International Telephone & Telegraph Corp. reported a sharp drop in first-quarter earnings yesterday but blamed the decline mostly on adverse foreign currency translations.

Net income was $173 million ($1.17 a share), compared with first-quarter 1980 results of $347 million ($2.38). Revenues were $5.5 billion, the same as reported in the 1980 first quarter.

ITT Chairman Rand V. Araskog said foreign currency translation resulted in a 13-cent-a-share loss, compared with a 95-cent gain in the 1980 period.

The 1981 results also were affected by an extraordinary charge of $17.8 million (13 cents) for a settlement with the Internal Revenue Service in connection with ITT's acquisition in 1970 of the Hartford Fire Insurance Co.

Araskog said that if the tax-settlement and foreign-exchange factors are eliminated, first-quarter pershare earnings in both years would have been the same.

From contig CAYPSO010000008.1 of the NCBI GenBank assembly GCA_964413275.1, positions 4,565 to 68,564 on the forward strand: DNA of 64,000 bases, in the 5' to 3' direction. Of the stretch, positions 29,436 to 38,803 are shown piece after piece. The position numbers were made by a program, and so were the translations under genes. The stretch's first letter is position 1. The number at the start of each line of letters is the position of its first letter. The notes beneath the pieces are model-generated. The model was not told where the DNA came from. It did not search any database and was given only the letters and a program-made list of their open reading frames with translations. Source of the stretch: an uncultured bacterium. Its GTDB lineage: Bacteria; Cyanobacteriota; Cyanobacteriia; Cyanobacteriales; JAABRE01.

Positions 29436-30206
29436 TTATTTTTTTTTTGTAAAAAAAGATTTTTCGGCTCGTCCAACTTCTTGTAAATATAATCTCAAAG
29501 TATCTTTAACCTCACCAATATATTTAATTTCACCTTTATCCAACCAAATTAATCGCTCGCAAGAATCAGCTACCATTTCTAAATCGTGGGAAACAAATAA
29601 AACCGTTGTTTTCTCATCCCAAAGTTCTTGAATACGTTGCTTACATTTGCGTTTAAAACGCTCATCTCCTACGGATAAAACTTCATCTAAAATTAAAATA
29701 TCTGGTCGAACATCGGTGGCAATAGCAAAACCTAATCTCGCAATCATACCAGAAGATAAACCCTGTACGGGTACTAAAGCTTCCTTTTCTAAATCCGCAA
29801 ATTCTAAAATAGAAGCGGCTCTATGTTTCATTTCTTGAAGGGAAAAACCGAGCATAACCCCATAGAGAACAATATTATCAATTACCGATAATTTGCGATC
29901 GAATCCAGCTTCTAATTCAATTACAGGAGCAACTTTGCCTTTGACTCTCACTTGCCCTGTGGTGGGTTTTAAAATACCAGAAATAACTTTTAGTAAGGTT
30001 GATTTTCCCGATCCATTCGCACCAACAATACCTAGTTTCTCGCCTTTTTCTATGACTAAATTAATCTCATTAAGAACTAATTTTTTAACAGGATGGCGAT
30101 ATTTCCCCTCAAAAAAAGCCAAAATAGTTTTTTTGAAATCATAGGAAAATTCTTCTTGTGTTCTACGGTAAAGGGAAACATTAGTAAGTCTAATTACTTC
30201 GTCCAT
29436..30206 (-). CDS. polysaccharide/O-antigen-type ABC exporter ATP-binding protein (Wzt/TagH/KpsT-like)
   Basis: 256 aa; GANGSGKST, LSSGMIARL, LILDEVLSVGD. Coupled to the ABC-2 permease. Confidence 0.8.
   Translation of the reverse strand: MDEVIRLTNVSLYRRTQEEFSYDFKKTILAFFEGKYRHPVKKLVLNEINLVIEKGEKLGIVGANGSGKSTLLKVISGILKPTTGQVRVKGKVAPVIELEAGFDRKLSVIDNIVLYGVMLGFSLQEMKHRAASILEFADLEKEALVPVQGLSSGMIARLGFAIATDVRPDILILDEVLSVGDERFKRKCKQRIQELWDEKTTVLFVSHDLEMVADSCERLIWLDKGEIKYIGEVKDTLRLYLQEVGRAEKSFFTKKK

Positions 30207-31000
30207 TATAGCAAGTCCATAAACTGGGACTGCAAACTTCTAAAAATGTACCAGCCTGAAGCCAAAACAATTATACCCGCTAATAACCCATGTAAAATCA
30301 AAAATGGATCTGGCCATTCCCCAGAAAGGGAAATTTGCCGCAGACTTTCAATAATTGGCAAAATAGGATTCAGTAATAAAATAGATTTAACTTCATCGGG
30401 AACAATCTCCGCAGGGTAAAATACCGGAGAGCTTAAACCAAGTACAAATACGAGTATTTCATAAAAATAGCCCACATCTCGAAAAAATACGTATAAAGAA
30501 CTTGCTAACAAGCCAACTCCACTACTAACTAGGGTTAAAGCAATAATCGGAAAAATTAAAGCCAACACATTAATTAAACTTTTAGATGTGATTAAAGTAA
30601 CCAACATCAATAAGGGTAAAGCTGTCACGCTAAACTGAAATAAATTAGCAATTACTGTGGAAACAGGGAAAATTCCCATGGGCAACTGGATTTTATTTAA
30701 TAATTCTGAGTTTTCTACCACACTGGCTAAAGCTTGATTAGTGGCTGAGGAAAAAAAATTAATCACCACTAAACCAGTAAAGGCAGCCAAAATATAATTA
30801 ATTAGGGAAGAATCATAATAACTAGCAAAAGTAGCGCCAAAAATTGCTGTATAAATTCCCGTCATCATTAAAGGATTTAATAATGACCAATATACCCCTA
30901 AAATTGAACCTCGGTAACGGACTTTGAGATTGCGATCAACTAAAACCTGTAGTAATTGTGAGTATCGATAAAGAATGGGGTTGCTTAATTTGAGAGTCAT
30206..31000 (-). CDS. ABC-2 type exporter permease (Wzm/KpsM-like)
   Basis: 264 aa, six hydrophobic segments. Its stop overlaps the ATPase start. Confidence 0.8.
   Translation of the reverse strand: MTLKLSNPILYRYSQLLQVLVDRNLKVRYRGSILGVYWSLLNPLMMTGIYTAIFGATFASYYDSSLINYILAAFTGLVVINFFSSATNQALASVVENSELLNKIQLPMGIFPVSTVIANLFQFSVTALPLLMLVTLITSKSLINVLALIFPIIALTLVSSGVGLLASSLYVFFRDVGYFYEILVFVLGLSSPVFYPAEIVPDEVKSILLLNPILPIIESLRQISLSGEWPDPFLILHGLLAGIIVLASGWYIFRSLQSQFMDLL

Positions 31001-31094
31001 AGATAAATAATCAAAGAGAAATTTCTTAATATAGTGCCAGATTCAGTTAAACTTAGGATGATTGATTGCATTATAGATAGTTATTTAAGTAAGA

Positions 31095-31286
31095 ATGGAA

General Foods Corp's earnings for the fourth quarter ended March 28 rose 21.7 percent from the same period in 1980, while profits for the fiscal year were virtually unchanged from the previous year.

The nation's largest manufacturer of processed foods attributed the fourth-quarter game to a rebound in earnings from grocery coffee sales, improved international operations and lower effective tax rates. It said a 13-cent-a-share tax credit resulting from changes in the British tax law also contributed to the increased earnings.

Fourth-quarter earnings were $72.5 million ($1.47 a share), compared with $59.6 million ($1.19) in the year-earlier quarter, General Foods said. The company reported sales of $1.72 billion for the final quarter, up 10 percent from $1.56 billion a year earlier.

For the fiscal year, earnings totaled $255.4 million ($5.14), down ; slightly from $255.8 million ($5.12) in fiscal 1980. Sales rose 10.8 percent to $6.60 billion from $5.96 billion a year ago.